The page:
Opossums under your house, deck, or in your crawl space? Those scents and sounds may well be an opossum. They are often considered nuisance animals. We trap and remove opossums. Call your local Critter Control office today at 800 CRITTER for effective opossum removal and exclusion services.


Opossums are the only marsupials native to North America, where they thrive in wooded and suburban areas east of the Rocky Mountains.

Nocturnal marsupials eat almost anything, including garbage, roadkill, rotten fruit, grass, insects, birds, and snakes.

They have a reputation for playing dead by curling onto their back, sticking their tongues out, squirting foul fluid from their anuses, and staring off into space when confronted by predators. Opossums also attempt to scare predators by baring their teeth and hissing, which many people mistake for a sign of rabies.


Typically about the size of a cat or small dog, opossums have narrow snouts, small eyes, and long, hairless, prehensile tails that act as a fifth limb for climbing trees. Their bodies are covered in grayish white fur, and they have more teeth than any other mammal in the United States. Their sharp claws, opposable thumbs on their hind feet, and prehensile tails make opossums agile climbers.

More information about what an opossum looks like.


Although opossums are native to forests and wetlands throughout North America, their omnivorous scavenging behavior allows them to fit in well among suburban environments. They prefer to nest in tree cavities or abandoned dens of other animals but sometimes take up residence in unoccupied attics, garages, sheds, or beneath porches. Opossums lead solitary lives, except when rearing joeys, and are almost exclusively nocturnal.

Life Cycle

Mother opossums give birth to litters of tiny, undeveloped babies the size of honeybees, known as joeys, which crawl inside the mother's pouch and continue to grow. Once the joeys become too large for the pouch, they ride upon the mother's back while she scavenges for food.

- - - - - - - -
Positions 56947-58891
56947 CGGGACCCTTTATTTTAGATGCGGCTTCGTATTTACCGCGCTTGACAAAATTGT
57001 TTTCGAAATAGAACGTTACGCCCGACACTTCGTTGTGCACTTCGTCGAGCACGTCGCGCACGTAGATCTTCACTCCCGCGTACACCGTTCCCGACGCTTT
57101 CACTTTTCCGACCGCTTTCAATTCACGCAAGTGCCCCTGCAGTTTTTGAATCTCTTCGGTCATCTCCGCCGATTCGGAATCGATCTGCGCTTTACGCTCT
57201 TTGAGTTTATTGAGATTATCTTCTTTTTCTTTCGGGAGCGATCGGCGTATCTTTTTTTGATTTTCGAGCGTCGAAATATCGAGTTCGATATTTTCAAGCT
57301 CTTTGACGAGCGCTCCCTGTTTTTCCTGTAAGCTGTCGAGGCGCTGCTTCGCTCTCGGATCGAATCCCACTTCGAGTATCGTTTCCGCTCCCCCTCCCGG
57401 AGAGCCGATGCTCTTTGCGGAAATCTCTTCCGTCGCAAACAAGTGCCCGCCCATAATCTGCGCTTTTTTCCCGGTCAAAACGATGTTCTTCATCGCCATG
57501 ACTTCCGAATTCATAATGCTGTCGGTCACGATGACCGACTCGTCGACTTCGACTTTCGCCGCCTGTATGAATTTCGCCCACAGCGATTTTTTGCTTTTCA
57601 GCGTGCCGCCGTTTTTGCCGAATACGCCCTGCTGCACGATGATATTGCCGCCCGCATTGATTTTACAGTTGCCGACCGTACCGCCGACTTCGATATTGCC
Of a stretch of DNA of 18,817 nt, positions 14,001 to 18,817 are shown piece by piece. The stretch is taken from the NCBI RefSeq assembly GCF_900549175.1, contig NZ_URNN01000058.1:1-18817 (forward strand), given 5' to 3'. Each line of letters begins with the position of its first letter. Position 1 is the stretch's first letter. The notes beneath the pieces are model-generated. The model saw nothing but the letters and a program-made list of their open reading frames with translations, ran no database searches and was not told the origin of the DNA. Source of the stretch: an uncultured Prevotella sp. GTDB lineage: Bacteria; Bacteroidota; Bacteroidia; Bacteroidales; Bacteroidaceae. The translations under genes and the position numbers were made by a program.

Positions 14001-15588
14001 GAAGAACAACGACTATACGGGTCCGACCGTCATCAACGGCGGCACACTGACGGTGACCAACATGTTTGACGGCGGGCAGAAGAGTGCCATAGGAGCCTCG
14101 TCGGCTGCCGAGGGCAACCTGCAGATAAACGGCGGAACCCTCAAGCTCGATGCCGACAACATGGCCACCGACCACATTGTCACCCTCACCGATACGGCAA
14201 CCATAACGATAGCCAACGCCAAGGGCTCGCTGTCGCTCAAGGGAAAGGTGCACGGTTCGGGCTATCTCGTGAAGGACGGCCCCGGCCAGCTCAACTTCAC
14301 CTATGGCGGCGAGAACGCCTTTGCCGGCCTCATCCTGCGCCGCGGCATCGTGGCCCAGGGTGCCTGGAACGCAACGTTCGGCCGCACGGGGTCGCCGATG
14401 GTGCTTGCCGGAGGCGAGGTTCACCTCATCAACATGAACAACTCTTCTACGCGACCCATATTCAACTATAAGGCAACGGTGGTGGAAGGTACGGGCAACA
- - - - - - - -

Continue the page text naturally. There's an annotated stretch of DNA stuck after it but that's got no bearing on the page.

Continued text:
Are opossums known to enter homes or yards?
Opossums may become nuisances if they move into sheds, attics, or garages in residential yards. The marsupials construct nests of twigs, cloth scraps, grass, and other materials in dark, secluded places where they sleep during the daytime. At night, opossums venture into yards in search of easy meals in garbage cans and gardens. Opossums that are acclimated to living near people may enter houses at night through unsecured dog or cat doors.



Do opossums harm people or property?
Even though opossums have an unappealing, rat-like appearance, they do not attack humans. The marsupials prefer to play dead when confronted so as to throw predators off guard and escape. Opossums are a danger to humans and domesticated pets insofar as they can carry diseases such as tuberculosis, tularemia, spotted fever, toxoplasmosis, and Chagas disease, as well as fleas, ticks, mites, and lice.

The greatest opossum damage occurs in gardens, where the marsupials help themselves to fruits and vegetables. They will also eat unsecured pet food left outside overnight and rummage through garbage cans or compost heaps to find bits and scraps to eat. Opossums have also been known to enter chicken coops and destroy birds, nests, and eggs.

Control and Safety

To reduce the likelihood of opossums making their homes in residential yards, entrances to attics and garages should be sealed up, including the areas around garage doors and windows, attic vents, and gaps in walls or siding. Trimming overhanging tree branches and overgrown shrubbery also helps keep opossums from reaching roofs or attics.

Trapping and Removal

Though they are not prone to aggression, opossums are still wild animals. As such, any attempts at removal should be done by a trained professional. Critter Control specialists are educated in opossum behavior and can effectively eradicate infestations. Untrained individuals simply do not have the knowledge, resources, and certifications to safely and properly handle the marsupials as professionals do.

We can help you get rid of opossum problems.  Call today: 1.800.274.8837.